1884: Jumbo, The Dog Who Swam for His Life in Harlem

Jumbo the Newfoundland Who Swam for His Life in HarlemOn July 18, 1884, a swimming race for dogs took place at the Harlem Beach Bathing Pavilion – also known as the Harlem Beach Baths – located on New York’s East River at the foot of East 116th Street. Frederick Kenyon, the manager of the beach, had arranged the event to attract crowds and make money. The races were open to Newfoundlands, water spaniels, and mongrels for a 50-cent entrance fee.

Around 3 p.m., the dogs began to arrive by land or by boat from up or down the East River. The plan was to have the dogs race from Randall’s Island, which was across the river, and back to the goal – a beer keg float with a flag – located off the docks of the Harlem Beach. The race was refereed by Clarence Lipman.

The first heat was for three of the Newfoundlands: two dogs named Jumbo, one owned by William Bernard and other by Rudolph Schnitzer, and Nero, owned by Peter Bernard. The dogs’ owners took them to the starting place at Randall’s Island in rowboats.

The starter, James Gordon, cried, “Ready, Go!” and fired a revolver. Each owner threw his dog into the river. Then each man called his dog from the rowboats, expecting the dogs to follow their calls. A flotilla of about 100 rowboats followed along.

The two Jumbos followed the boats, but Nero looked at his owner in the receding boat, turned around, and casually swam back to shore on Randall’s Island. He shook himself off, “gazed contemptuously at the two swimming dogs,” and lay down in the sun. Wise dog.

Isaac N. Kerlin

Just as the dogs got midway, the schooner Isaac N. Kerlin, being moved by the tug Cornelia, bore down upon them. The small rowboats scurried out of the way as hundreds of onlookers shouted out. Poor Jumbo Bernard was right in the path of the ship. The dog howled and took desperate strokes to get out of the way.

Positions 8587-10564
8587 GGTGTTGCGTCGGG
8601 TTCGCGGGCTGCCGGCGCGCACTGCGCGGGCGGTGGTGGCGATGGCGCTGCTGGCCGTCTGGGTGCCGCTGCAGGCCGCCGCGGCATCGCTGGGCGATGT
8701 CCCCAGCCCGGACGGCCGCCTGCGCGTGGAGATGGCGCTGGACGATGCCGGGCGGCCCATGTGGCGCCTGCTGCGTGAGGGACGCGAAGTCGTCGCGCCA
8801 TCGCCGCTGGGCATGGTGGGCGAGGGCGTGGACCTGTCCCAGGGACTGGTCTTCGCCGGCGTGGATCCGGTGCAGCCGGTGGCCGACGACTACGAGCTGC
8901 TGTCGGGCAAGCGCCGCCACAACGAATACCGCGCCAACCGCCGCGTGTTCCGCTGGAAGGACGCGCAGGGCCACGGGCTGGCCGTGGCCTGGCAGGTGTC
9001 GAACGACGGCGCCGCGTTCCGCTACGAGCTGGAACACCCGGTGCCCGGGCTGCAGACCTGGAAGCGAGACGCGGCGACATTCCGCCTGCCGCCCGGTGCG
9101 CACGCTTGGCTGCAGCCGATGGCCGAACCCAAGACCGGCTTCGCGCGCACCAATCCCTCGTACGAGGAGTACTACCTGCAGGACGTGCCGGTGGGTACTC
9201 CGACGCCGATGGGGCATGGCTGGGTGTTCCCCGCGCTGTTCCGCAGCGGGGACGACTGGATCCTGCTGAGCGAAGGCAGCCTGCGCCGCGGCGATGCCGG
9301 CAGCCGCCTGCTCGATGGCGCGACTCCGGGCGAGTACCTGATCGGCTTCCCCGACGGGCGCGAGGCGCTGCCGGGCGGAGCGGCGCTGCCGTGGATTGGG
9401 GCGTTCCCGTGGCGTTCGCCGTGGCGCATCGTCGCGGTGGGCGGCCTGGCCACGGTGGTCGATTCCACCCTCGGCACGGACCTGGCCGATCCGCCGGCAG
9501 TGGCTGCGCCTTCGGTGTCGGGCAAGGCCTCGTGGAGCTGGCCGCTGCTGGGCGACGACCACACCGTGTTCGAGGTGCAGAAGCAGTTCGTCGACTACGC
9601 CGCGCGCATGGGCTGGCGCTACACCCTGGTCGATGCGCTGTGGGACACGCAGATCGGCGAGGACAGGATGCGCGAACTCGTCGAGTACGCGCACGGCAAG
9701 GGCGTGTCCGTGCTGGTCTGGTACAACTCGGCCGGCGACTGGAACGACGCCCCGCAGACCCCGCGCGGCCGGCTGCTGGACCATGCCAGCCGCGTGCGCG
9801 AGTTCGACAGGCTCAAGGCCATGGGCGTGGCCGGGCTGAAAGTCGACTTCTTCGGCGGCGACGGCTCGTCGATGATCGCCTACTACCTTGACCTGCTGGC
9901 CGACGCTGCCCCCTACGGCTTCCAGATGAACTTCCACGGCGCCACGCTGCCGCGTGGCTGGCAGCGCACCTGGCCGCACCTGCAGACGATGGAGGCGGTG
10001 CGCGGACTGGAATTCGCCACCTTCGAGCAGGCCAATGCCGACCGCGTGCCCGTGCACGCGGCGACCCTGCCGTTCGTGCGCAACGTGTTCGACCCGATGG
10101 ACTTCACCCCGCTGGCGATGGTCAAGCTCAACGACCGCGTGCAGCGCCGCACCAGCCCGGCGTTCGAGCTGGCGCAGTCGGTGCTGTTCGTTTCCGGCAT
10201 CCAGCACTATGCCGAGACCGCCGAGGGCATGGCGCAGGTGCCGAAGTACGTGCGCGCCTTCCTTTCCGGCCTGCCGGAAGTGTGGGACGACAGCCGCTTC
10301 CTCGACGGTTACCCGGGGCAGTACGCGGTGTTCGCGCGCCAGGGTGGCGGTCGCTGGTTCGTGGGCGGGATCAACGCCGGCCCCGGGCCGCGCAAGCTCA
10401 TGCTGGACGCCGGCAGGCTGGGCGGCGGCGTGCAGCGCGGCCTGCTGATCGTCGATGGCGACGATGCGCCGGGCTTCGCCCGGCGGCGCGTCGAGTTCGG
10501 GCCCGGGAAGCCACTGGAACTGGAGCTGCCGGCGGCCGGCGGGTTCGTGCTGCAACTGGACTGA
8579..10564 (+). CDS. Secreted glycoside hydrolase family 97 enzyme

The 348-ton schooner missed his head by a foot, and the swirl of water along the keel swung his body to the side. People started to shout in joy, but then they saw that the dog was now in the path of the tug. Once again, the Newfoundland just missed getting hit. He finally made it to the float, and was announced the winner with a time of 6:00 minutes.

The next heat of Newfoundlands was won by Jack, owned by W.P. Armstrong, in 5:00 minutes, and the third by Lulu, owned by Peter Hogan, in 5:30. The three winners swam a final heat, which was won by Lulu in just over 5 minutes.

The water spaniels included Rover, Nell, Flora, Jack, and Fannie. Nell got to the float first in 4:30 but was disqualified because her owner touched her after she was in the water, so Flora was declared the winner. The mixed class included a bloodhood, a Gordon setter, a bulldog, a spaniel, a staghound, one or two mastiffs, and a great variety of mutts. The bulldog, Music, won the race, and the setter, Jack, came in second.

All the winning dogs received handsome collars on the West Harlem shoreline (source).

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